Tuesday, April 8, 2008

I couldn't have said it better myself

Great post over at Forest Hills 72 re: congestion pricing & the B.S. known as "The Jamaica Plan":

This plan was full of empty promises and pie-in-the-sky projections, from an agency that couldn't build one subway station with $800 million. The only certainty in the plan was that there would be less cars in Manhattan - where they would go is our problem.

More buses - that's what we get for becoming park and rides. If buses are so great, why are we spending billions on a 2nd Avenue subway?


CP is dead (again). Hooray!!!!!

The congestion pricing panel promises 46 new subway cars on the E/F lines. Question - where are you going to put them? The Jamaica rezone EIS tells us: "There are a total of 30 E and F trains operating Manhattan bound during the AM peak hour, which is the capacity of the track. No addtional service can be provided under the existing infrastructure."

Also from the Jamaica rezone EIS (which was blown off by the CP panel): "In the future with the proposed actions (the upzone), the total open space ration within the residential open space study area would decrease to .735 acres per 1000 residents, a decline of approximately 4.9 percent. This ratio is substantially below the CEQR guideline of 2.5 acres per 1000 residents."

Manhattan's Hudson Yards Rezone Green Space Allotment: 13 acres.
Queens' Jamaica Rezone Green Space Allotment: 0.39 acres.


Thank you, Mr. Tennis Shoe. And here's the real reason the plan died. The proponents are a bunch of idiotic clowns...



The Times added: The defeat of the program, which was to be the catalyst for major transit and environmental improvements, is a crushing blow for Mr. Bloomberg, and threatens to leave him with little legacy beyond ending indoor smoking.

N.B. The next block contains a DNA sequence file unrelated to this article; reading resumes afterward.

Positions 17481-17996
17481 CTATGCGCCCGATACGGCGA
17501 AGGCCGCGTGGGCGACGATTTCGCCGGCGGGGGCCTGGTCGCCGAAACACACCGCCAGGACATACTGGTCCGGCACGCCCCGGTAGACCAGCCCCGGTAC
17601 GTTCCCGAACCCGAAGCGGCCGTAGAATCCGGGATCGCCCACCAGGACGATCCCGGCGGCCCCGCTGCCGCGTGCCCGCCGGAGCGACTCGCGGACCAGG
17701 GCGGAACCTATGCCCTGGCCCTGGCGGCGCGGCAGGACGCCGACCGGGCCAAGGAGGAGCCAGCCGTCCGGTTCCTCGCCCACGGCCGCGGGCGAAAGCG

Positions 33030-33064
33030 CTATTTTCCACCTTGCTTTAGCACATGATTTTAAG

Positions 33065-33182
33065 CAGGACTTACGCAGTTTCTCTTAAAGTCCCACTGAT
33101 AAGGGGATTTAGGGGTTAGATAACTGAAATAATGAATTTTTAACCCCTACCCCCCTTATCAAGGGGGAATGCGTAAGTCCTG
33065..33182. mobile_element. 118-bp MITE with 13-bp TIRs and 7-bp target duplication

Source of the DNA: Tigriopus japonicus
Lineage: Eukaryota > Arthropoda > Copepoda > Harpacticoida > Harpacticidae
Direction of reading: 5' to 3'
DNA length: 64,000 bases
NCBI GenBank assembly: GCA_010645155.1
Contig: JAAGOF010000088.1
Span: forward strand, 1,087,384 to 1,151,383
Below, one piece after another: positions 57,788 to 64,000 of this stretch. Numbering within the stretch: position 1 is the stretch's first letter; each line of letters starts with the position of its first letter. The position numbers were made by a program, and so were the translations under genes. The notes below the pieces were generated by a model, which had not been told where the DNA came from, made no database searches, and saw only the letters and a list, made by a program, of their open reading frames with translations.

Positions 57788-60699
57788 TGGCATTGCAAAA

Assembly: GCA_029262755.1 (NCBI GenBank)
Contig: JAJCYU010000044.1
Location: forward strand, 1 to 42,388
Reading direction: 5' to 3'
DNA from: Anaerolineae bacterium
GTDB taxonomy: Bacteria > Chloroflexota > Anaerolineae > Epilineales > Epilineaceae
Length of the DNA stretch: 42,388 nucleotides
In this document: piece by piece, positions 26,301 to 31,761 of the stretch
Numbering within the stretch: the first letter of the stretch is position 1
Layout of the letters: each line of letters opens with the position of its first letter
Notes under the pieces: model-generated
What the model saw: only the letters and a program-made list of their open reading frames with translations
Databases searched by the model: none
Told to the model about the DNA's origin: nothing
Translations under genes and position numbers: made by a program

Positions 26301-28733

Not true. Walk down any street in Queens and you'll run right smack into his legacy - crap on both sides of the road!

7 comments:

Jason in Kew Gardens said...

Little warning next time, maybe?

A Better NYC said...

Protesters pretty much lose all credibility when they wear costumes to a rally...no?

How can anyone take them seriously!

Anonymous said...

Yea, let me drive my car into the city during business hours every day.

Now THERE is a smart person.

(and they wonder why some laugh at Queens)

Anonymous said...

Congestion pricing is going to happen sooner or later. There is a physical impossibility to shoehorn any more traffic into Manhattan.

The real problem is you cannot handle your politicians in Queens. Either pay the price for this, or get after them to soften its blow, or (if this is possible) twist their arms so this helps you.

Now now now, I am sure if you apply yourselves and think about it you can figure it out.

Just park the car, dammit.

Anonymous said...

Congestion Pricing was a bad idea. The only ones who would have benefited were the wealthy living in Manhattan. They don't have to worry about the trickle down costs on everything affected by this moranic tax.

Anonymous said...

Congestion Pricing was a bad idea. The only ones who would have benefited were the wealthy living in Manhattan. They don't have to worry about the trickle down costs on everything affected by this moranic tax.

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You need reasoned arguements, sir, not slogans. Address issues as pollution and urban gridlock, not Manhattan is beating up on us poor Queens folks.

This first step is to get after your polticians. If you dont do it now, when the pricing gets passed (as it will someday) you are going to get the short end of the stick.

And you will have no one to blame but yourselves. Queens, stop being so passive when it comes to your local elected officials.

Taxpayer said...

The entire plan was backwards.

First they stop all cars - and charge high tax for those who enter anyway.

They demand that all drivers switch to mass transit to avoid the tax.

They promise to spend all tax money collected to improve mass transit.

Wait a minute. Don't they have to FIRST improve mass transit BEFORE they jam 10 pounds of commuters into a five pound vehicle?

Then, AFTER improvements, eliminate driving into New York City. Not just Manhattan.